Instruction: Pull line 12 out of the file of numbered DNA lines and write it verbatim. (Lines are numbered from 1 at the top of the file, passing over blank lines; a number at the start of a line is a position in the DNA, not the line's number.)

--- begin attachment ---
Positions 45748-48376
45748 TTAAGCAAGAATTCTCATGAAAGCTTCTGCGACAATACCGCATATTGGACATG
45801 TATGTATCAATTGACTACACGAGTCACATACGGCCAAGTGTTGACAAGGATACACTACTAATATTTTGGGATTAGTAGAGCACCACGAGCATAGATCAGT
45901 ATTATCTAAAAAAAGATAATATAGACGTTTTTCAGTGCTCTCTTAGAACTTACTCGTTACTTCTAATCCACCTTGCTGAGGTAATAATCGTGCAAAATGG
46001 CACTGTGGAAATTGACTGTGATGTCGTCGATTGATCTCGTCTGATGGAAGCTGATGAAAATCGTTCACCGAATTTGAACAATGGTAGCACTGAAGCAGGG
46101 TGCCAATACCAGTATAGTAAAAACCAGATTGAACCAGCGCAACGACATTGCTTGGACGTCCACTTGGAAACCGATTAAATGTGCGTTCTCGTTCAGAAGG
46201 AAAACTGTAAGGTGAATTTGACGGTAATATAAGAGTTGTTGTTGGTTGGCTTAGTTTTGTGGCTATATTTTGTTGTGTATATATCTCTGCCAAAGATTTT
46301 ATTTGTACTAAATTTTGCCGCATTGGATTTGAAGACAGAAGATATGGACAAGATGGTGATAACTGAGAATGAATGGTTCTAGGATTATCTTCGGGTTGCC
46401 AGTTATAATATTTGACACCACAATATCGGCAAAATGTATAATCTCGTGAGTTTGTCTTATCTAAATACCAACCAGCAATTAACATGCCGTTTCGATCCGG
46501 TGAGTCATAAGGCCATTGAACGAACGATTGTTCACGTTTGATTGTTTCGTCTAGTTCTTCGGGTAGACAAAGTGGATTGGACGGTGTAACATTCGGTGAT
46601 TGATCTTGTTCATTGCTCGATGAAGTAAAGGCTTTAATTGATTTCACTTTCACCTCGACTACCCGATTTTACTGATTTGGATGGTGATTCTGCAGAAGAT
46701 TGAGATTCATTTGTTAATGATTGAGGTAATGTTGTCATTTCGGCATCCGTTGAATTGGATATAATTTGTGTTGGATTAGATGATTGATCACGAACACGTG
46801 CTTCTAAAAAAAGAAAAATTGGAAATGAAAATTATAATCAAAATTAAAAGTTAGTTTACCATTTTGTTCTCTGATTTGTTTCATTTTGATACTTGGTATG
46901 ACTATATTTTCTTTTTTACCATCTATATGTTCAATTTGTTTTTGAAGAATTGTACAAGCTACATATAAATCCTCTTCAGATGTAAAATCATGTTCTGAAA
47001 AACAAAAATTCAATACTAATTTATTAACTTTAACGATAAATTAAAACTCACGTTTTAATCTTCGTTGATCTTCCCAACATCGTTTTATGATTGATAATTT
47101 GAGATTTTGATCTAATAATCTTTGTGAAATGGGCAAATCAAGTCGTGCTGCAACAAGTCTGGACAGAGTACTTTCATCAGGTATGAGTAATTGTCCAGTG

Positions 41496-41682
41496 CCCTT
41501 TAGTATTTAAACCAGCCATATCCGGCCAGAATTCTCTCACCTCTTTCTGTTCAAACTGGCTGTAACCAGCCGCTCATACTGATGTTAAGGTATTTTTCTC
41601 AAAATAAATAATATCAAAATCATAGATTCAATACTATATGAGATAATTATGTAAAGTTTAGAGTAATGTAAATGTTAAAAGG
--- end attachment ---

46701 TGAGATTCATTTGTTAATGATTGAGGTAATGTTGTCATTTCGGCATCCGTTGAATTGGATATAATTTGTGTTGGATTAGATGATTGATCACGAACACGTG